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Need an argumentative essay on A Critical Reflection of Forensic Practice Placement. Needs to be 20 pages. Please no plagiarism.Download file to see previous pages... I must also say that this patient
Need an argumentative essay on A Critical Reflection of Forensic Practice Placement. Needs to be 20 pages. Please no plagiarism.Download file to see previous pages...
I must also say that this patient, 'Josh' has needed a strong humanitarian essence in his treatment regimen but this pretty much goes along with a psychiatrists or psychologists personality when working professionally with others anyway. The psychological treatment and socio-cultural orientation of the client and the environment have also had a strong bearing on this particular case and have widened my own scope of knowledge to the individualism that clients can hold regardless of whether or not the cases are similar.
Reflective Clinical Experience, Delivery of Care, Care Management Effectiveness
According to the views of the British Medical Association, respect for authority is commiserative with the ability of an individual to decide. However, quite naturally it is more often assumed that treatment is proposed because it will bring benefit to the patient. Within forensic mental health care there exists a precarious edge that medical professionals have to follow in order to stay within the legal framework during the establishment of a treatment regimen for a client. Legally and ethically, to give consent for a therapeutic procedure, the patient need only understand in broad terms what is involved according to the case of Chatterton v Gerson from 1981 (Houlihan 2005). Therefore it could be said that competence judgments serve as a gate keeping role in health care, by distinguishing individuals whose decisions should be solicited or accepted from individuals whose decision need not or should not be solicited or accepted. In addition to this, professional judgment of competence helps in establishing if a guardian is necessary to attend an individual's interest. Abboud (2004) states that often...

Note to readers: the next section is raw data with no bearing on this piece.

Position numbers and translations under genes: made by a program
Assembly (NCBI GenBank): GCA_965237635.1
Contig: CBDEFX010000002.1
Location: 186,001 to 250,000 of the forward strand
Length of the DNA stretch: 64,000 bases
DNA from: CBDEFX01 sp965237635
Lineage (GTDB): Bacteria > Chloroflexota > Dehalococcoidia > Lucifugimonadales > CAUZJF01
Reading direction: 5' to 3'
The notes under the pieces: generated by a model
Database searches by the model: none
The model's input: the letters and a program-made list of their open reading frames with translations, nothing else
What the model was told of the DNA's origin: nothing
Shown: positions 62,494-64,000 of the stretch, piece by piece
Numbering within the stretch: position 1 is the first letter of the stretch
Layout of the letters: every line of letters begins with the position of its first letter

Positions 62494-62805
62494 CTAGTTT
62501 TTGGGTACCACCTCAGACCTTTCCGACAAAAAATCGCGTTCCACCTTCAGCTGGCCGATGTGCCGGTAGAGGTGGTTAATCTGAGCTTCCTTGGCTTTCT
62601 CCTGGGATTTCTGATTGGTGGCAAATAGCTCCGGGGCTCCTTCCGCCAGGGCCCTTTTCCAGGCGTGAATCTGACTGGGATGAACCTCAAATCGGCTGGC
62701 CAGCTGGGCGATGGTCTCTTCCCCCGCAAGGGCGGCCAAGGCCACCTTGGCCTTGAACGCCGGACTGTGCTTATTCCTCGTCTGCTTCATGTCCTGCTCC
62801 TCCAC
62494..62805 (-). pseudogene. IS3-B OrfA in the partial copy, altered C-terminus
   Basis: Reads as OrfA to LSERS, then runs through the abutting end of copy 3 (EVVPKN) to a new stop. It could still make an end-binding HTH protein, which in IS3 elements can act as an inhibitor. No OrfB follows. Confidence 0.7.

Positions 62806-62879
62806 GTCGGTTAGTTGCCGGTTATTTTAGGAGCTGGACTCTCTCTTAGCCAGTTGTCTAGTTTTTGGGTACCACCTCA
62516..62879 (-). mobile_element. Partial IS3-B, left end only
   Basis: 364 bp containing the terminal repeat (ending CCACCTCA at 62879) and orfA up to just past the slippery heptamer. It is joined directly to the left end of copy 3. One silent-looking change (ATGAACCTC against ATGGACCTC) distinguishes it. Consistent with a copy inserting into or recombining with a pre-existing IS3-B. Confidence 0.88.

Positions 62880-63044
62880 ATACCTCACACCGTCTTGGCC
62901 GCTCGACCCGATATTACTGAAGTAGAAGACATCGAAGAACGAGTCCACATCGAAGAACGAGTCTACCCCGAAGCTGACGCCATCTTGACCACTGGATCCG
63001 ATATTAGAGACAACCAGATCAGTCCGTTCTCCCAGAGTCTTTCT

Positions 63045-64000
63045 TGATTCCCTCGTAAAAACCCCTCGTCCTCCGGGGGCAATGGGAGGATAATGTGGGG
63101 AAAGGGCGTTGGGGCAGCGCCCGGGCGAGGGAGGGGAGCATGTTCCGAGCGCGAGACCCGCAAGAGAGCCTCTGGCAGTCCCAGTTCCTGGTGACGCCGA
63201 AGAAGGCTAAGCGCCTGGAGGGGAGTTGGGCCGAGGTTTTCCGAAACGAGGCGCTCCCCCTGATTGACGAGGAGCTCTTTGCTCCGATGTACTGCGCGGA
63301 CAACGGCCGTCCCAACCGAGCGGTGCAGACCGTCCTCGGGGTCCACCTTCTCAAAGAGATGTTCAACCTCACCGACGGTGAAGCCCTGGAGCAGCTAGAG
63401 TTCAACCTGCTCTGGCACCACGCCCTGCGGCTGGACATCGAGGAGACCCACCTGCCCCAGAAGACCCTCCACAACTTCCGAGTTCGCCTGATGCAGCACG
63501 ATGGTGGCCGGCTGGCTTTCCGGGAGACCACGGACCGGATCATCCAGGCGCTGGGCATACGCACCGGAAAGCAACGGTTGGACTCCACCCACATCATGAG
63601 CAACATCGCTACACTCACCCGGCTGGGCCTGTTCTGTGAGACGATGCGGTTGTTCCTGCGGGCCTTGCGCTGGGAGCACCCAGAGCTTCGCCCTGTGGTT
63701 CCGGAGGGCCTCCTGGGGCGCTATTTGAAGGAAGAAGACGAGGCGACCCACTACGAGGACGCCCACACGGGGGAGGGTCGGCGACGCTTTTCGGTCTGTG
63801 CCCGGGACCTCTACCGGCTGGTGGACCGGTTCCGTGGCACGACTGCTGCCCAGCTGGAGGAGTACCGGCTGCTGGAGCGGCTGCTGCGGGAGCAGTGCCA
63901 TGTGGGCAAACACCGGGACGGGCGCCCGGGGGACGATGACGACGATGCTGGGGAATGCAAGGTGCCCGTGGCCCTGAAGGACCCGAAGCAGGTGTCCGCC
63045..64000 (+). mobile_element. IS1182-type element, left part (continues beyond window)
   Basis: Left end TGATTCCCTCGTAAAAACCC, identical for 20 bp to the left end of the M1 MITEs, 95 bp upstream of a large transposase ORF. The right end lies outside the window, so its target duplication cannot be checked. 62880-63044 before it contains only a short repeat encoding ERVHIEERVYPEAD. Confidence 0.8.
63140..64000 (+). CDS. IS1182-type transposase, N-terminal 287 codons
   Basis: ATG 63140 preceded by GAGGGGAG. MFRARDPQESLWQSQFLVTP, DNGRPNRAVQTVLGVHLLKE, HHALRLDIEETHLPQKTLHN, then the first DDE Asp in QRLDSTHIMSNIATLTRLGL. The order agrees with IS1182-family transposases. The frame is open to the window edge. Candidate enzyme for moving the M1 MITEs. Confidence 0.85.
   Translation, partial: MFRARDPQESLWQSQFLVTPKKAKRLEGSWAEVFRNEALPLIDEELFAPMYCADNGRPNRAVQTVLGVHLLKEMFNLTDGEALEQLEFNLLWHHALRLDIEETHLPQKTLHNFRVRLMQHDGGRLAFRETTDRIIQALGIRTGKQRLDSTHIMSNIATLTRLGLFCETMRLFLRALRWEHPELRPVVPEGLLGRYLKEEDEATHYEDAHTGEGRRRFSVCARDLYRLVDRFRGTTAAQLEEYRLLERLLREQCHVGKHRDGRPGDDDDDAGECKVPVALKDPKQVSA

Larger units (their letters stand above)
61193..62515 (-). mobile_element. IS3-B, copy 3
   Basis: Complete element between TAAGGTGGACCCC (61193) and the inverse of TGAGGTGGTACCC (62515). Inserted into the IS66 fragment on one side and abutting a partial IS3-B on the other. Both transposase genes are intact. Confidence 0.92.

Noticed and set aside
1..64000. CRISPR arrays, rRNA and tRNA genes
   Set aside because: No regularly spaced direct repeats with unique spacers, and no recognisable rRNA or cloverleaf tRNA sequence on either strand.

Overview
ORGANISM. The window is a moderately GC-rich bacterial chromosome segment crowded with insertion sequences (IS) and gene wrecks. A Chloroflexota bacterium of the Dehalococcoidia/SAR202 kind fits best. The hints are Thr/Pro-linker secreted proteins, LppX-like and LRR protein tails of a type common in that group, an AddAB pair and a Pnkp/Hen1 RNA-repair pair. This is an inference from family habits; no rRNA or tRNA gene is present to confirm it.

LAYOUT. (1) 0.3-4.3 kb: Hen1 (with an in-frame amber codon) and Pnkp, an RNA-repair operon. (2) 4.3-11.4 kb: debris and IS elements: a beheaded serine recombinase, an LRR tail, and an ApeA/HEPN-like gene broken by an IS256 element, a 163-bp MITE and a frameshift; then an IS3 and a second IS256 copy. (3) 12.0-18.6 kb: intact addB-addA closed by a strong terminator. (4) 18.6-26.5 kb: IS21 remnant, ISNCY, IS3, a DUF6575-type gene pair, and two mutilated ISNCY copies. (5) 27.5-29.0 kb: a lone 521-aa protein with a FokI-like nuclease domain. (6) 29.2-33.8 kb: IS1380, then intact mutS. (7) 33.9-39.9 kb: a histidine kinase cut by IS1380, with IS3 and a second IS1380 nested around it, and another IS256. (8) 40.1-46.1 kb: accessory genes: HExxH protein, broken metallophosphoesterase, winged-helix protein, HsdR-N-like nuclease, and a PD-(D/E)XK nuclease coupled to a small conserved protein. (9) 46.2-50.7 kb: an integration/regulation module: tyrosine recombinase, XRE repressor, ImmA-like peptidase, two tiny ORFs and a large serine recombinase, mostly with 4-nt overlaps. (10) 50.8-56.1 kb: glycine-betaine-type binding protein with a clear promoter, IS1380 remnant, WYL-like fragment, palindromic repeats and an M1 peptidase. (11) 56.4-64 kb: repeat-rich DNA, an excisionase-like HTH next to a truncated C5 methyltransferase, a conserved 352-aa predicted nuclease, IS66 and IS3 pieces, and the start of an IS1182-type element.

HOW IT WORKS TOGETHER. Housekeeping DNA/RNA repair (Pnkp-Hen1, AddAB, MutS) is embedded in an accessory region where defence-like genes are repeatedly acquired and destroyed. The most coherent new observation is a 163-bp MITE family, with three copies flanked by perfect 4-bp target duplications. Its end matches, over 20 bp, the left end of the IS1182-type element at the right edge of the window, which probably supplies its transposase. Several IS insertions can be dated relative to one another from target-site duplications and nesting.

Within the framework of forensic psychology, this can often time be more difficult to establish because some clients might be delusional at times but at others totally coherent and comprehensible to what is taking place around them. So, although they might appear to be autonomous it does not necessarily mean that they are wholly competent. In caring for ‘Josh’ it came to my attention that he was a threat to himself and so he was placed on a medical suicide watch against his own free-will. This was felt necessary because obviously, he was unable to make a competent judgment to safeguard his own well-being so it was believed crucial that the medical team does that for him. This interaction goes well with what was previously explained with regard to autonomy and competence as although Josh appeared fully competent he was precariously close to taking his own life without his conscious even realizing it so he was a danger to himself and possibly anyone who attempted to intervene at the time of his initial admittance to the mental health care ward. Although there was already an awareness by the staff that ‘Josh’ was at risk of injury to himself or possibly to others there was still a need to carry out the appropriate risk assessment on him just as would be done on any patient brought into the ward. During the assessment of ‘Josh’, a great deal of knowledge was acquired by me with regard to the appropriate ways in which a mental health care patient must be treated and supervised.